Forex Consolidation Or Is The Buck Back?

by: Dean Popplewell

A certain relief to dollar bulls is that after a two day hiatus the "buck is back" and in favor across the board for now at least. Yesterday's stronger than expected US retail sales data should have been capable of lifting economic sentiment that was tainted somewhat after last Friday's non-farm payroll report and given the USD an immediate lift. However, so far in this new calendar year nothing is coming easy to those dollar "weak" long positions. The immediate dollar follow through did not transpire; instead the techies' moving averages had the dollar bulls sweating as they limited the 18-member single currency's dips, allowing risks to remain to the topside for anyone long the dollar. Since last Friday's dismal North American employment reports, the market has been trying to get long the EUR on dips. Failing to do so had lead to speculators becoming even more aggressive and bidding up the EUR.

There should have been a good opportunity yesterday, immediately after a stronger December US retail sales print (core +0.7%) to purchase EURs. The chance did not transpire, even with retail sales pushing ahead last month despite the huge drop-off in auto-sales (down -1.8% - dragging down broader figures). The total retail sales for 2013 were up +4.2% from the prior year, a slowdown from the 2012's pace of +5.4%. The Fed's go-to, the US consumer, has again remained resilient and this despite higher taxes and a brief loss of confidence in Washington during the government shutdown. A rampant equity market and rising house prices have buoyed households. Overall debt burdens being down have led to an increase in disposable incomes, which certainly paves way for stronger expectations for this year. Any increase in core spending would suggest that consumption activity could provide a meaningful boost to economic activity for Q1.

Instead, it has taken the World Bank to modify their global growth projection to bring the USD back into the fold, temporarily at least. The World Bank has raised its 2014 GDP projections to +3.2% from a +3.0% prior forecast on the strength of economic recovery in developed economies; the eurozone and Japan have been upgraded +0.2pts to +1.1% and +1.4% respectively, while the US GDP forecast is maintained at +2.8%. Concurrently, World Bank officials have cut China's GDP target to +7.7% from +8.0% and Brazil's by -1.6pts to +2.4%. The overall developing nations 2014 GDP forecast has been reduced to +5.3% from a +5.6% prior. Numbers like these give the perception that the global economy is probably strong enough to withstand scaling back stimulus measures. So far, the mighty dollar has managed to strengthen against all of its 16 major peers as global equity bourses trade in the black, with investors happy to take on more risk.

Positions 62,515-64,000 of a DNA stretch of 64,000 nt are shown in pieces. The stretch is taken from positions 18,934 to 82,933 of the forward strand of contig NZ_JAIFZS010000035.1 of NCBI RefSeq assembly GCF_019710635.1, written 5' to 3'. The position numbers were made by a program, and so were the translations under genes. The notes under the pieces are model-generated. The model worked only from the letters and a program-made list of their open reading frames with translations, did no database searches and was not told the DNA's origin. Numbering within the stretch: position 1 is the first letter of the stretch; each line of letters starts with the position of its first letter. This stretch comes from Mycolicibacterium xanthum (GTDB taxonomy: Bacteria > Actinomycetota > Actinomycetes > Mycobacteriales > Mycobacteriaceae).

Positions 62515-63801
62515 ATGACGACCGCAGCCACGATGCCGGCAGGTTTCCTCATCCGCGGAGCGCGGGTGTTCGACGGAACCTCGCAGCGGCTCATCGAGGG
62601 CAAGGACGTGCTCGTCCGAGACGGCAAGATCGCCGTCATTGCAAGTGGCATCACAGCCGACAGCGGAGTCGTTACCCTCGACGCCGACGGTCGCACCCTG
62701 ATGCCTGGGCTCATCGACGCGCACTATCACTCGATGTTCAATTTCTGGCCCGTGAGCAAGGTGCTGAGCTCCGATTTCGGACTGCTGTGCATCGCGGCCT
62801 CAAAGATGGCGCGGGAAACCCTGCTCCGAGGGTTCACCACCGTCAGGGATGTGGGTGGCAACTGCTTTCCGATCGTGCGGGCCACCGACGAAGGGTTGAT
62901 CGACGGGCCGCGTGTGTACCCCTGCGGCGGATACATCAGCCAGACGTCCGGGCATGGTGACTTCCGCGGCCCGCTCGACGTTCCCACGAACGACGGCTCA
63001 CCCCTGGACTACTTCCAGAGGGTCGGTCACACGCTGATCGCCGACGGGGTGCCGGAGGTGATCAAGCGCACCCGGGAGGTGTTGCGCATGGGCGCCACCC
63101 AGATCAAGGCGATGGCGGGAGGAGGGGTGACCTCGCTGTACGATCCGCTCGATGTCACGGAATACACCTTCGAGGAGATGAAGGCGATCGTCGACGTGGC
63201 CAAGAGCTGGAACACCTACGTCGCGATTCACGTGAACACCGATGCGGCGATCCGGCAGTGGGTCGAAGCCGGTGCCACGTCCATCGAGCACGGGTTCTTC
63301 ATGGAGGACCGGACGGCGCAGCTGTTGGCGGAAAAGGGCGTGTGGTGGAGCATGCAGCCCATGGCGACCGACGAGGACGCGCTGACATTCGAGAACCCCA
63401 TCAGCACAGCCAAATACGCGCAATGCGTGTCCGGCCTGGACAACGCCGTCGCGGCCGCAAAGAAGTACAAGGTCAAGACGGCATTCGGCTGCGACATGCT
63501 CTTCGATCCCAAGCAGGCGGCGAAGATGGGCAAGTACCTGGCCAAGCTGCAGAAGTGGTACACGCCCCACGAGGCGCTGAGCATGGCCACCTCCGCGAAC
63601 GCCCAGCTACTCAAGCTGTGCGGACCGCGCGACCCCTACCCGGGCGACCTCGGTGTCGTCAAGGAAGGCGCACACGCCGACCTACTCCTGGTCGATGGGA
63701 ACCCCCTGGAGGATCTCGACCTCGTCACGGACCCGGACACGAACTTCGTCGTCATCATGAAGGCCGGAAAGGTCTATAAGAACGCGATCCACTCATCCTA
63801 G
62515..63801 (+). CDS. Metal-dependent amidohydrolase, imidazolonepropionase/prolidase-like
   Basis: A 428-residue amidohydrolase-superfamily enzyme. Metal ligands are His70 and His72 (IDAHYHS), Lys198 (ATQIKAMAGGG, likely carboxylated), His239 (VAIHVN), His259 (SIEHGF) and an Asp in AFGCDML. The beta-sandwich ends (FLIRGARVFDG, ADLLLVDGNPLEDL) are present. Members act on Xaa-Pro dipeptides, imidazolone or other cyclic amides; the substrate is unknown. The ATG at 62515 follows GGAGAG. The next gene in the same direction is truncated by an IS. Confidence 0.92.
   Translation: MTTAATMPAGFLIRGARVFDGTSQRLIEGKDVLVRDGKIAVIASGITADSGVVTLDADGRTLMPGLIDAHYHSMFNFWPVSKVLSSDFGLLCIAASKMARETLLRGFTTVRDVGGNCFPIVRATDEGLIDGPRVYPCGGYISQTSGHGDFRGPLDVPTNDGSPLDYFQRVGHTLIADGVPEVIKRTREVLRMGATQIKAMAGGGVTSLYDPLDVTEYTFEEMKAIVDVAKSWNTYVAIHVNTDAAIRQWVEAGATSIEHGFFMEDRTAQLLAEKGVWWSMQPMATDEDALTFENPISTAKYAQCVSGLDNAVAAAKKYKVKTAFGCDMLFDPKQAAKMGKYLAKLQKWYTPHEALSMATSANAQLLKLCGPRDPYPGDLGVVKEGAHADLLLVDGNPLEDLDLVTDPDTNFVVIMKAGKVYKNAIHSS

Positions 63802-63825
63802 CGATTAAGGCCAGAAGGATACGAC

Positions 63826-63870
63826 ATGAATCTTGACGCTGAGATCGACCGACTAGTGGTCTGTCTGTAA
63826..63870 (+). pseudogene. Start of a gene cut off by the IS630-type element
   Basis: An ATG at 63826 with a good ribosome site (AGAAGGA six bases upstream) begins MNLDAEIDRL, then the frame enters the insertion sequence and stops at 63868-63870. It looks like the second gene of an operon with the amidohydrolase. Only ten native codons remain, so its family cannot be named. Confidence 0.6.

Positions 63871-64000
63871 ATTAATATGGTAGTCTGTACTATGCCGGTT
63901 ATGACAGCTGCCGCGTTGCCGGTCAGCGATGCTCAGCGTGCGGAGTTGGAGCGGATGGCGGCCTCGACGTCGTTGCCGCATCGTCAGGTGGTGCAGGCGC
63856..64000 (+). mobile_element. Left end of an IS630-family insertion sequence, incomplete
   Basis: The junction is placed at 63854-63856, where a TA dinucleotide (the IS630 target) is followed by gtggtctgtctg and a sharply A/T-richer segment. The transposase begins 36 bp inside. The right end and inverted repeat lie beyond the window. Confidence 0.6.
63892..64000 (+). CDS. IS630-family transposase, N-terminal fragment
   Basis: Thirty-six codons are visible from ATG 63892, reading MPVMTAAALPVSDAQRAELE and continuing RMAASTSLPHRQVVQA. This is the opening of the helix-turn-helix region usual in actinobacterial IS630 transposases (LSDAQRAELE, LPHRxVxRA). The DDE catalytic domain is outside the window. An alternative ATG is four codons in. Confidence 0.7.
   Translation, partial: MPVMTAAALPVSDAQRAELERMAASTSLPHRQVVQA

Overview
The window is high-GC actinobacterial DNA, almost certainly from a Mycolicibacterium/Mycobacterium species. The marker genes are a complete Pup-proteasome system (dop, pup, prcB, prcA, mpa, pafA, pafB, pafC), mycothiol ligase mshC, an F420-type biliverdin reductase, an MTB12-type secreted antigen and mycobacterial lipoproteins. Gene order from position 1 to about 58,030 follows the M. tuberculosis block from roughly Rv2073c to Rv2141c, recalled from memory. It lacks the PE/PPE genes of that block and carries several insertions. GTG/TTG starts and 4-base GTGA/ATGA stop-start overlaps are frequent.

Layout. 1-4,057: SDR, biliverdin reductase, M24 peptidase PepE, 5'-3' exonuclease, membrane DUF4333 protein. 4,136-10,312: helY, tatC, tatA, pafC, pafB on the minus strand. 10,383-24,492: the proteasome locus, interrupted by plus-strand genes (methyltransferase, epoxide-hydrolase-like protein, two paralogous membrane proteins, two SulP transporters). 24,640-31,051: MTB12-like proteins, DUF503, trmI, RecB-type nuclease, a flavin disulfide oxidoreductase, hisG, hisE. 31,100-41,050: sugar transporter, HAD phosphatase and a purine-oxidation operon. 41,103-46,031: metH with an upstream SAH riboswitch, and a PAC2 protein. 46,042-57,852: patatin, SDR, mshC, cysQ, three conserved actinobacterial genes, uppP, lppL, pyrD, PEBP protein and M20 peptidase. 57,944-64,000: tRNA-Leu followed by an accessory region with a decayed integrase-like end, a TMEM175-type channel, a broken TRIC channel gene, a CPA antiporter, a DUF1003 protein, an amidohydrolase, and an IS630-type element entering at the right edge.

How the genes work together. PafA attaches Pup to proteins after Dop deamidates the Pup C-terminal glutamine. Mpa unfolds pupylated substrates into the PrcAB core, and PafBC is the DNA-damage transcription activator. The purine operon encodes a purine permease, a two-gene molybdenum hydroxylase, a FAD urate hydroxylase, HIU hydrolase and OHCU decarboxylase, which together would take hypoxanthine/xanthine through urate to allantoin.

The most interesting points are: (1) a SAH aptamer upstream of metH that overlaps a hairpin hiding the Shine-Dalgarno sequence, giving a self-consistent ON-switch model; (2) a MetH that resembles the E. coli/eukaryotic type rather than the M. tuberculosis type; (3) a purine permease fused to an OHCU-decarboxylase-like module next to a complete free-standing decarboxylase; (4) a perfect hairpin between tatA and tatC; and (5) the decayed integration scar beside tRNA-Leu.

On the surface, many investors have been drawn into the minutia of a contained trading range. Uncertainties cast by the lackluster payroll report last week and the ECB's Nowotny's optimistic take on the eurozone yesterday, so soon after Draghi's dovish words, could be considered a powerful ingredient to counter-trade the 18-member single currency, especially with a further drop in volatility (now hovering at a seven-year low). Such low vols would suggest that the immediate currency moves should remain relatively contained. The dollar bulls were well positioned ahead of last Friday's NFP for that downside break in the EUR. A move that never transpired as lower US yields and more bullish EUR technicals created that necessary stopgap, allowing the weaker dollar longs to be caught offside.

The EUR’s use as a “funding” currency is not forgotten, benign inflation, interest rate differentials, a dovish ECB; a hawkish Fed cannot be lost on the EUR's value. There are still strong fundamental reasons to be short the currency as rallies are probably not sustainable. Overall, the negatives outweigh the positives. Give it time, the growing monetary policy divergence is expected to become more of a USD supporter over the coming months. Too many investors get caught up in the noise and eventually get lost in that noise. Data watching will continue to take a prominent role.

Macro selling has led the EUR slide overnight, whilst the algo's stops have added to that negative momentum. The techies require a EUR close below 1.3540 to shift the market back into a new bearish trend. The eurozone's trade surplus numbers (+€16b) this morning should have been more positive for the single currency, however, when the boost to growth is reflected in a decline in imports rather than a pickup in exports, it generally does not stop a currency bleed quiet as fast. Yesterday’s US retail sales figures showed that consumer spending is picking up, certainly a counter trend to a weak jobs report. Perhaps now investors will feel more comfortable viewing last week's NFP print as an outlier and remain bullish on the USD?

Forex heatmap